New Zealand’s Financial Markets Authority (FMA) on Monday announced it is launching a pilot project that aims to prompt retirement savers to seek out financial advice when they are about 10 years from retirement.

The regulator is working with ANZ New Zealand Investments Ltd., one of the country’s major financial institutions, to examine whether the communications that are sent to members of the retirement savings scheme, known as KiwiSaver, can be altered to prompt them to action.

In particular, the FMA is exploring whether behavioural insights can be used to push people to get retirement advice, or to use retirement-planning tools when they hit 56 years old. The objective of encouraging people to get advice when they reach age 56 stems from recent FMA research, which found that workers who start retirement planning at least a decade before they are actually due to retire have “the highest levels of confidence about funding their retirement.”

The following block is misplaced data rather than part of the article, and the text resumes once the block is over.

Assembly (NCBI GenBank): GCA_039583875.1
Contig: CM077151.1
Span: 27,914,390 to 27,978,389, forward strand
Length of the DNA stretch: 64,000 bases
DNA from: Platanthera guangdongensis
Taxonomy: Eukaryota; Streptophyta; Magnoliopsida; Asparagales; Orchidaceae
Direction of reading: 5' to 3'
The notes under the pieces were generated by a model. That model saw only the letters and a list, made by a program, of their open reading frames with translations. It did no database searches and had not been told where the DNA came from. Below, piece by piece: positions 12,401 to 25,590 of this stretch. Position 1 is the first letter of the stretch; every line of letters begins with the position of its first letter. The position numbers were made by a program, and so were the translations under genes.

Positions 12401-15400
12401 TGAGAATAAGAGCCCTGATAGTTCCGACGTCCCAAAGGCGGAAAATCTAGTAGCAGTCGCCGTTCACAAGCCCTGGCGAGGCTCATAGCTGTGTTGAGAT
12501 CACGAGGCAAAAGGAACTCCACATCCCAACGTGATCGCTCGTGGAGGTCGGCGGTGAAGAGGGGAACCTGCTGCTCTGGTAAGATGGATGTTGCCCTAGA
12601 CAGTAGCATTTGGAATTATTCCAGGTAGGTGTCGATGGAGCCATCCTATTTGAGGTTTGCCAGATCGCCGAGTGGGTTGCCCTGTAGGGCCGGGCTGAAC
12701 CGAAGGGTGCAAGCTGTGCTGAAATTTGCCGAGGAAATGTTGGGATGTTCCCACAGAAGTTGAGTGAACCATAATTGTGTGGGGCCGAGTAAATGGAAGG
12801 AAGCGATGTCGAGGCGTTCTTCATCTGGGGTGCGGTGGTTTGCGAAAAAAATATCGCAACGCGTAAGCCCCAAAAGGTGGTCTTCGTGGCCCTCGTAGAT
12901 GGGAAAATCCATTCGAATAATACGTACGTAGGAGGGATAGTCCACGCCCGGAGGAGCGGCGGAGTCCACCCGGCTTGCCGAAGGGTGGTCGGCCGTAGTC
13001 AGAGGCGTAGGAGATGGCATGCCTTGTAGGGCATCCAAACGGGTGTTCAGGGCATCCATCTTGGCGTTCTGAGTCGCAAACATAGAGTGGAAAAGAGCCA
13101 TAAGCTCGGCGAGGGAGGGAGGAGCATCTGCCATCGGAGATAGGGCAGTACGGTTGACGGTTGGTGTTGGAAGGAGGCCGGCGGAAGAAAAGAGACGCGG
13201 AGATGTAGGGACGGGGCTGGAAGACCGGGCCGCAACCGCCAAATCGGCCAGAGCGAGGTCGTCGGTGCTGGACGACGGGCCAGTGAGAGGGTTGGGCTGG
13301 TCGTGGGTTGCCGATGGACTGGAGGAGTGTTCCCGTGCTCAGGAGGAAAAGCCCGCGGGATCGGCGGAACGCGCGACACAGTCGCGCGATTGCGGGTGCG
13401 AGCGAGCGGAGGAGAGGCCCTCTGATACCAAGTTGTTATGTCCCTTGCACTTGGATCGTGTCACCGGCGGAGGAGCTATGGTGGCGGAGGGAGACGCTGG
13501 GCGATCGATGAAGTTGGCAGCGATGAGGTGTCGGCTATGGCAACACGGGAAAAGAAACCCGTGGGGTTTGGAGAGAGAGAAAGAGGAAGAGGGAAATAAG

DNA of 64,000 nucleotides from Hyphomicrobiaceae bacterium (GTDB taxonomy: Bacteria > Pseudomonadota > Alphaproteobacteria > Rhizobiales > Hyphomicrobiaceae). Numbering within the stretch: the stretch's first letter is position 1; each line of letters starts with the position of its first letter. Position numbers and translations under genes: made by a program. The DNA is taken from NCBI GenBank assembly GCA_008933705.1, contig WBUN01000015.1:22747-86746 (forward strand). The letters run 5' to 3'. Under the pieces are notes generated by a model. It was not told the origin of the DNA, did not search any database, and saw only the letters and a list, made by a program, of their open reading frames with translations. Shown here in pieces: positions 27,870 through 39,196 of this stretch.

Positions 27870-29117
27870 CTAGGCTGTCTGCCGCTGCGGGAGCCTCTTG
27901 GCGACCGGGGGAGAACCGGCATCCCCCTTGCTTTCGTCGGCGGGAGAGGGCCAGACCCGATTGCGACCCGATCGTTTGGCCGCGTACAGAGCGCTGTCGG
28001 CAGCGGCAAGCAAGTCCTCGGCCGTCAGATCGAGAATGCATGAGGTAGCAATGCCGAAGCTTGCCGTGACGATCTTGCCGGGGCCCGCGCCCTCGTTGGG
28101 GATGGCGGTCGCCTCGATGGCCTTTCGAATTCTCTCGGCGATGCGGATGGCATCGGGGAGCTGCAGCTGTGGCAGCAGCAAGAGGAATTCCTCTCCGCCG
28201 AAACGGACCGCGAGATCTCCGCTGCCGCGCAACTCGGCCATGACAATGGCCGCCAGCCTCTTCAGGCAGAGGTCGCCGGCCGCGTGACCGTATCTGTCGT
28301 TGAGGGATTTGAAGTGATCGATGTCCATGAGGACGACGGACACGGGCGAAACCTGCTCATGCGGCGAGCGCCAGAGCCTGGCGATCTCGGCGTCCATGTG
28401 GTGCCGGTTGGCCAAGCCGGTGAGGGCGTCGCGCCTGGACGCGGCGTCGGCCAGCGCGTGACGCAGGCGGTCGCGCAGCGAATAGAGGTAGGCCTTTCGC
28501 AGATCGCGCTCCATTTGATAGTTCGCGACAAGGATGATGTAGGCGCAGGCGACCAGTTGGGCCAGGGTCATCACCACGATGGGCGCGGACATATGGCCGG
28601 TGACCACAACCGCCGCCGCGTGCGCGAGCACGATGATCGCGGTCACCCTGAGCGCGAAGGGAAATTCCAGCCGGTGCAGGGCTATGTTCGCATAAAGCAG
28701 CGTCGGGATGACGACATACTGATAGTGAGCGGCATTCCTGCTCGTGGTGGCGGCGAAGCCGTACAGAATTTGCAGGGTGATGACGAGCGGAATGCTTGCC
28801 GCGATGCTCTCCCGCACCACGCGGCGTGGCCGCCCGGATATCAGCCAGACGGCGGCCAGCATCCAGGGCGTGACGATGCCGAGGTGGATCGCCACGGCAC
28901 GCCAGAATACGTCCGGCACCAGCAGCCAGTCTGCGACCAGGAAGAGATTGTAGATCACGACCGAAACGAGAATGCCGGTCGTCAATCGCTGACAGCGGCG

“This is why the pilot with ANZ is targeting 56 year olds. They’re at a critical moment when they’re still far enough away from retirement to make a real difference with the decisions they make now,” says Paul Gregory, director of external communications and investor capability, FMA, in a statement.

Increasingly, regulators around the world are examining how the findings of behavioural economists can be used to help improve investor protection. Earlier this year, the Ontario Securities Commission (OSC) published a report that looked at the growing use of behavioural insights by policymakers, indicating that it is planning to conduct its own pilot projects over the coming year that will utilize this research to identify possible practical applications for investors.

Read: OSC to embrace behavioural economics in the year ahead

The FMA is also working with two other providers of KiwiSaver accounts to study how improved interactions “could prompt more frequent and better decision-making” by investors, it says.

“We hope both pilots will show real and positive outcomes for both investors and providers, prompting other KiwiSaver schemes to take on board these insights,” adds Gregory. “We also think there are insights here for managed investment schemes in general.”

The behavioural insights pilot will run from May until the end of the year.